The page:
Yves Smith has a post about JPM’s buyout of Bear Stearns, that, coincidentally, says something that I was thinking when I woke up this morning. If I hadn’t read his post, I might have written something like this myself after letting it simmer for a bit:
A hedge fund correspondent pointed us to an article at Institutional Risk Analytics on the Bear-JP Morgan deal. While we don’t subscribe to its view that Bear was “raped” (please, the firm was going to file for bankruptcy a week ago Monday), it contains an intriguing analysis of JP Morgan.
Differing with popular opinion, IRA argues that JPM is far from a financially strong institution. It has the highest gearing of any of the three large US banks (and remember, that includes the CDO-laden, walking wounded Citigroup) and by their measures, also has the highest level of economic risk per their metrics. JPM’s chickens have not yet come home to roost because its book is heavily weighed toward consumer business, and those problems are coming to the fore later. (The cognoscenti may take issue with their use of RAROC as another measure, but I’m not troubled when making cross company comparisons if you have access only to published financials).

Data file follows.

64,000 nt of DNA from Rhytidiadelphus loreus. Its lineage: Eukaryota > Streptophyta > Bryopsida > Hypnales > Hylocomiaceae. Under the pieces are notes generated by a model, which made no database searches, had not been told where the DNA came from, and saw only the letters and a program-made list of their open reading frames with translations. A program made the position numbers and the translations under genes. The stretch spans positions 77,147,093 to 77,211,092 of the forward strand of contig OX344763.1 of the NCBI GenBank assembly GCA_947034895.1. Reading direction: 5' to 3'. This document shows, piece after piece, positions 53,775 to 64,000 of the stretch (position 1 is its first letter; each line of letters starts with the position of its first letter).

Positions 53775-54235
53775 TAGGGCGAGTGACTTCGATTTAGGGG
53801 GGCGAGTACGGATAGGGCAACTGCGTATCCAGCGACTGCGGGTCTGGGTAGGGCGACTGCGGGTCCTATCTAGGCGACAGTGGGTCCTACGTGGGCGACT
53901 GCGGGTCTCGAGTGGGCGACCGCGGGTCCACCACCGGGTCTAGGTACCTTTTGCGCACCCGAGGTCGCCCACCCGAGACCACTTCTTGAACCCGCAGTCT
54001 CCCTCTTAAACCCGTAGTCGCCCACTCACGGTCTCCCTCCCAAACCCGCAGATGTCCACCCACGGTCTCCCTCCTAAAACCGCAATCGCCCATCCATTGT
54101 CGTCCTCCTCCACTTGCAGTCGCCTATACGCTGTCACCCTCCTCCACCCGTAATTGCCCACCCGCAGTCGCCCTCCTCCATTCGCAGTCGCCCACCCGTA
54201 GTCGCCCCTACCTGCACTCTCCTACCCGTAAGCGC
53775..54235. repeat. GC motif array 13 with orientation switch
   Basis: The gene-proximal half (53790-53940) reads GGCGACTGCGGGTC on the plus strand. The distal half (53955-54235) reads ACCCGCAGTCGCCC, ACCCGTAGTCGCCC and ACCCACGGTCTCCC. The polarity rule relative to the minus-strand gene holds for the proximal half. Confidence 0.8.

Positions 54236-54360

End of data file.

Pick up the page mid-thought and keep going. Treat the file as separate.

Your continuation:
Although IRA does not say so explicitly, the reasoning appears to be that the Fed pushed Bear into JPM’s arms as a way to shore up JPM. If asking a firm to take on a $13 trillion derivatives book, of which only $2 trillion is exchange traded, is a favor, I’d hate to see what punishment looks like.
The Fed is guaranteeing JPM it will cover any losses if JPM buys BS. That started out as a $2 a share gift to BS shareholders (since the value of BS’ assets without any assurances from the Fed are exceeded by its obligations) and now that gift seems about to get sweetened.
But… I was wondering, why not give the gift directly? Why do it in this convoluted way? My first thought was – well, if you go through JPM, its somewhat more opaque (and hence less likely to raise the taxpayer’s ire). But the Fed could be opaque in more direct ways too… which leaves one thing… for whatever reason, the Fed wants to provide a gift to JPM too.
And BTW, Ken Houghton has another collection of follow-ups to this mess.